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Indigenous Stanley Cup champ to coach new Brampton junior hockey team

Norm Maracle, a Mohawk from eastern Ontario’s Tyendinaga First Nation, was a member of the Detroit Red Wings when they won the Stanley Cup in 1997.

By Sam Laskaris

Windspeaker.com Contributor

BRAMPTON, Ont.

A former Indigenous Stanley Cup champion has agreed to coach a new junior hockey team in Brampton, Ont.

Norm Maracle, an ex-pro goalie, has signed on to be the head coach of the Brampton Royals, who will compete in the Canadian Premier Junior Hockey League.

This will mark the first season for the franchise in Brampton since it has relocated from northern Ontario. Last year the Sudbury Royals participated in the inaugural CPJHL season.

Maracle, a Mohawk from eastern Ontario’s Tyendinaga First Nation, was a member of the Detroit Red Wings when they captured the Stanley Cup in 1997. He said he does not know too much about the CPJHL or even the squad he will coach.

Sylvain Cloutier, a former pro teammate who also had some NHL experience, is the one who had been urging him to get involved with the CPJHL. Cloutier is the head coach/general manager of the CPJHL’s Essa Stallions, who play their home contests in Angus, Ont.

Maracle, 42, finished off his 18-season pro career in 2012. He then turned to coaching.

For the past four seasons he’s been the hockey co-ordinator in Whapmagoostiu, a Cree village in northern Quebec.

Maracle is hoping to stack the Royals’ roster with as many players as he can from Whapmagoostiu.

“I want to get them out of their community and give them a different atmosphere,” he said.

Maracle said seven players from Whapmagoostiu have committed to play for the Royals this season and he is still hoping to add some others as well.

The Brampton squad, which opens up its training camp this Friday, will commence its regular season schedule on Sept. 30 in its 10-team league.

Maracle admits he is not quite sure what to expect from the Royals or any of their opponents.

“To be honest, it’s all new to me,” he said. Yet Maracle is keen to get involved.

“I’ve always liked coaching and I like giving back,” he said. “I was fortunate enough to play in the NHL and I want to give back.”

Other than the Cree players from Quebec that he has convinced to join the Royals, he’s not sure of what to expect from the other players coming to the team’s training camp, who were recruited by the club’s general manager K.B. Beals.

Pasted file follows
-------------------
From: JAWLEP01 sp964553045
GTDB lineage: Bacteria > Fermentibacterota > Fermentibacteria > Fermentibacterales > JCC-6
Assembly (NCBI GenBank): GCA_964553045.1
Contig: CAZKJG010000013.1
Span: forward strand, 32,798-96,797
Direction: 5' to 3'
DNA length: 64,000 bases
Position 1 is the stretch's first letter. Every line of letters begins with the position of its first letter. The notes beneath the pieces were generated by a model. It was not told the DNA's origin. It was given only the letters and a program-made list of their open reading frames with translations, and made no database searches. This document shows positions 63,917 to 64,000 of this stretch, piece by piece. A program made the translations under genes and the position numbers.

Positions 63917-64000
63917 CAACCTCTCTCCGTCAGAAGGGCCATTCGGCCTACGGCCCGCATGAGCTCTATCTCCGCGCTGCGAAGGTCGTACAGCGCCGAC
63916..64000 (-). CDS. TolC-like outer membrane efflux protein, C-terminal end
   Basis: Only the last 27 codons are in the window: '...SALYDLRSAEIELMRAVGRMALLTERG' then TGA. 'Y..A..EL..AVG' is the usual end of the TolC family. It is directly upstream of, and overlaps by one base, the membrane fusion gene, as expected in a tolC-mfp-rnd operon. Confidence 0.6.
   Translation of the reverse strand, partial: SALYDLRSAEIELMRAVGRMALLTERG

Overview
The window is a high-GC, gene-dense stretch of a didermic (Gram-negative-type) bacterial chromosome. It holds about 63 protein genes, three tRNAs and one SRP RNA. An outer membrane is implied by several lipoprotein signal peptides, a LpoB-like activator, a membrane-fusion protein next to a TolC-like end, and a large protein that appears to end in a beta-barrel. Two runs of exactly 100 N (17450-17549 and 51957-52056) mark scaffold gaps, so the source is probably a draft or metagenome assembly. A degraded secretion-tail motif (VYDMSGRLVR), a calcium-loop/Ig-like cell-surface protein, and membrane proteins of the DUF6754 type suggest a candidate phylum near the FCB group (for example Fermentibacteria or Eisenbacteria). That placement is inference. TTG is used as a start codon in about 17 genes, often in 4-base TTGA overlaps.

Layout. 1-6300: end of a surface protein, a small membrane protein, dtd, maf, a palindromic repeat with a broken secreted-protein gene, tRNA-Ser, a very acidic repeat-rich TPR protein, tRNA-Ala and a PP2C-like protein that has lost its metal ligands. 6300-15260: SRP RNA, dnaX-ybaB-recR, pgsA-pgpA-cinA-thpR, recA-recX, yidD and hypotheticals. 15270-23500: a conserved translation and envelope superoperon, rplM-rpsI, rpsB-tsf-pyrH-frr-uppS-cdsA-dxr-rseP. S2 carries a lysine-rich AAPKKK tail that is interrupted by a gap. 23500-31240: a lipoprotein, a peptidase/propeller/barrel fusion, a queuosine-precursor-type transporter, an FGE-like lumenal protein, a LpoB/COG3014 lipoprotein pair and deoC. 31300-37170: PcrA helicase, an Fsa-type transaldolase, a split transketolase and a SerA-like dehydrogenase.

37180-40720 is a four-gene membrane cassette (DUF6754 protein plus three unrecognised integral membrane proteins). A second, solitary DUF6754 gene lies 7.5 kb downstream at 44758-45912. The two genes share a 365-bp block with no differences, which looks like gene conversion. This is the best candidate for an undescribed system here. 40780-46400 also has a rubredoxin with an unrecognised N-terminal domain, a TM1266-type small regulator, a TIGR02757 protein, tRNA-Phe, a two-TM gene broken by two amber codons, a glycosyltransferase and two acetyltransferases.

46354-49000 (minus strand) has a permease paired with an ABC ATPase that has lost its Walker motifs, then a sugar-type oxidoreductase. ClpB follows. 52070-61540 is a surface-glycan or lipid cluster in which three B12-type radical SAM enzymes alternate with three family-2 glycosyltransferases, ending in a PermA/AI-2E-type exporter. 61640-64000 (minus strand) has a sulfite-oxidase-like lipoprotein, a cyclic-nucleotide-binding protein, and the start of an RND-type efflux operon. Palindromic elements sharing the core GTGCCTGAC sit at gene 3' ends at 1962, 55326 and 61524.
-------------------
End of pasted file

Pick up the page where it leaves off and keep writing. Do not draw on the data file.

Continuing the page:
Maracle believes his name should bring some credibility to the franchise.

“If I was a player it would be quite exciting knowing I was being coached by somebody that played in the NHL,” he said. “I played with guys like Steve Yzerman and all of the Detroit Red Wings that won the Stanley Cup in 1997.”

Maracle, however, is not just keen to pass on his hockey knowledge.

“I want to coach them, not just about hockey but life as well,” he said. “I want to tell them about some of the mistakes I made and hopefully I can get them to be better people.”

During his pro career Maracle appeared in 68 NHL contests. Besides Detroit, he also suited up for the Atlanta Thrashers, who relocated to Canada and became the Winnipeg Jets.

In the spring of ’97 Maracle was the Red Wings’ third-string goalie. Though he didn’t see any playoff action he was awarded a Stanley Cup ring, but did not get his name engraved on the Stanley Cup.

Maracle also won an International Hockey League championship with the Orlando Solar Bears in 2001 and an American Hockey League title with the Chicago Wolves in 2002.

Maracle spent the last nine years of his pro career playing abroad. He suited up for various teams in Russia, Germany and Austria.

As for the Royals, they will be playing their home contests at the South Fletcher’s Sportsplex in Brampton.

Maracle is not sure how many fans the club will be able to attract to its games. But because it is a junior hockey franchise operating near Toronto, he’s hoping fans will come out to watch.

“I’m hoping we get a good turnout,” he said.

The CPJHL is not sanctioned by Hockey Canada. Instead, it is sanctioned by the United Hockey Union (UHU), which consists of various leagues across North America.

The UHU is not sanctioned by Hockey Canada, USA Hockey or the International Ice Hockey Federation.

Besides the Royals and the Cloutier-coached Stallions, during the 2017-18 campaign the CPJHL will feature eight other Ontario-based franchises.

They are the Bracebridge Pioneers, Cobourg Galaxy, Coldwater Ice Wolves, Grey Highlands Hawks, Madawaska Valley Falcons, Muskoka Wild, Seaforth Generals and Smiths Falls Settlers.

The Royals will kick off their regular season on Sept. 30 with a home contest against the Settlers.

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